He keeps, in his words, winning, and winning, and winning. And with each win, Republicans and America, at large, are slowly coming to grips with a Donald Trump general election candidacy…or are they?
Like a 6.8 Richter Scale earthquake, each tremor of victory creates a deeper chasm of resentment in the Republican Party. “If the Republican Party were an airplane, and you were looking out a passenger window, you would see surface pieces peeling off and wonder if one of the wings or engines was next,” said Tim Pawlenty (former governor of Minnesota and a former Republican presidential candidate) in a recent article for The New York Times*
With Hillary Clinton in the driver’s seat for the Democratic nomination and Donald Trump steamrolling his way to Cleveland, could there be a chance for the Republican Party to renege on their promise to not run a third-party candidate (ironically, an early agreement from the first debate to block a defiant Trump who was certainly supposed to lose)?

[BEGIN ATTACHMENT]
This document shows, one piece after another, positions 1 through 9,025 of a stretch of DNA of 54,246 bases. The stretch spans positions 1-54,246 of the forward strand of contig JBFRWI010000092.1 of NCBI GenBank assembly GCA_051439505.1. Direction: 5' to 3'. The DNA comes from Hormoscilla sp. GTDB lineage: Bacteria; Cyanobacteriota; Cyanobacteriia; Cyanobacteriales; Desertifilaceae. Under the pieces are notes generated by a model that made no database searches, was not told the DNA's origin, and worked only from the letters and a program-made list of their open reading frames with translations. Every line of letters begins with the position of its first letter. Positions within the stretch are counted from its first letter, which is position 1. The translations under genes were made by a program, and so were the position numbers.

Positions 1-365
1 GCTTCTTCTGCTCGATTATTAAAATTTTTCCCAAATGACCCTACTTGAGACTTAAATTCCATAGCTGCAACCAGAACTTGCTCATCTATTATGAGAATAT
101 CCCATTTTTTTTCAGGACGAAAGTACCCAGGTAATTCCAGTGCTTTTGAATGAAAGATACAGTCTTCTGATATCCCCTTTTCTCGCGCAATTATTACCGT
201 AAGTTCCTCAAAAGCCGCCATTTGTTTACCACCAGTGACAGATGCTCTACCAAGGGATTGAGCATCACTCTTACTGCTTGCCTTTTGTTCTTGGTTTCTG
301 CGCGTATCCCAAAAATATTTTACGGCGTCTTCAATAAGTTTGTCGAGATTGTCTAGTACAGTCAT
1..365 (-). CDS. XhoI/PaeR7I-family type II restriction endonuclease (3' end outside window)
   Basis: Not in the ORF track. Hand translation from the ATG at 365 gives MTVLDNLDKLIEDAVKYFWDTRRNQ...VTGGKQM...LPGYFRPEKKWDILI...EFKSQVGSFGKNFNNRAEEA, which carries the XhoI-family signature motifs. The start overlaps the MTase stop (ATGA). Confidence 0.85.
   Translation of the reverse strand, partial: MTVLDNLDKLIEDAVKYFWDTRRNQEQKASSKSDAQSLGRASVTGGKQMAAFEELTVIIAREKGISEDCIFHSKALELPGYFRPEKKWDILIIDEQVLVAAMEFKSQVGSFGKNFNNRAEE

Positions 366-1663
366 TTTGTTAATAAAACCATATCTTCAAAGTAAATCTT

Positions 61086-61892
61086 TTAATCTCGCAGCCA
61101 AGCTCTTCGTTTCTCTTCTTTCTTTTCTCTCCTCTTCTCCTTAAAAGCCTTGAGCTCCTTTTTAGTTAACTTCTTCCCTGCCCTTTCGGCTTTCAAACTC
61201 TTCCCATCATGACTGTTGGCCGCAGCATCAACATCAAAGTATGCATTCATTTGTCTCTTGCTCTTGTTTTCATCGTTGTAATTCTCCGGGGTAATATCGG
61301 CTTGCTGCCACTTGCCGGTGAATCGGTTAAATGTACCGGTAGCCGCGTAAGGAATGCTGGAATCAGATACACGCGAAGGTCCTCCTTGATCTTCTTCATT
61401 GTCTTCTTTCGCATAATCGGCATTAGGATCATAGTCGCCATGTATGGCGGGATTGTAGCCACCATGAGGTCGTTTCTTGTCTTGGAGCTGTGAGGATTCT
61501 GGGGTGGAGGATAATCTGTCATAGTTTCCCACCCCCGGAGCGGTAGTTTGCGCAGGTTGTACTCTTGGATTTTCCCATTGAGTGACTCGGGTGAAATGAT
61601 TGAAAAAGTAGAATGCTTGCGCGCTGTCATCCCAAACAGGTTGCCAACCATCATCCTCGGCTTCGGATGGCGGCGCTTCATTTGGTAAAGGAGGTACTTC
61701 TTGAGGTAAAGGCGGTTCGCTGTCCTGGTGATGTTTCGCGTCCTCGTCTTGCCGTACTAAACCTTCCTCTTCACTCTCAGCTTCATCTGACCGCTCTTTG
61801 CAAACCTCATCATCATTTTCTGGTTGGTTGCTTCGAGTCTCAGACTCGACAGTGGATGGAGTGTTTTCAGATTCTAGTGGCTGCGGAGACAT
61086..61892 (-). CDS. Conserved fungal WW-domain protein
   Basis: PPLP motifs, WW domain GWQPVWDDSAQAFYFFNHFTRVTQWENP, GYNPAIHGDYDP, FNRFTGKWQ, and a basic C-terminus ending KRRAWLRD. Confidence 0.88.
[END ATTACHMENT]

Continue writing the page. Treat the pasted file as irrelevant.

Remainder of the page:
“If the Republican Party were an airplane, and you were looking out a passenger window, you would see surface pieces peeling off and wonder if one of the wings or engines was next.”
The answer, most likely, is yes. If so, this is where former New York City Mayor Michael Bloomberg (a billionaire worth more than Trump) could finally make good on his high-office designs. He could also steal some votes from more conservative Clinton voters—but probably a smaller percentage of them.
Another dark horse option is the return of Jeb Bush. He could make a “drop-the-mic,” or “I bet you miss me now” kind of return. He could easily reignite his donor base and raise substantial money to get back in the game.
Either way, a third party would more likely divide Republican votes and bring independents to the left—if begrudgingly. However, given Trump’s all but certain nomination, it may be worth the risk.
*The New York Times article referenced above written by Staff Writers—Jonathan Martin and Michael Barbaro. Jeremy W. Peters, Matt Flegenheimer, Jennifer Steinhauer and Thomas Kaplan contributed reporting.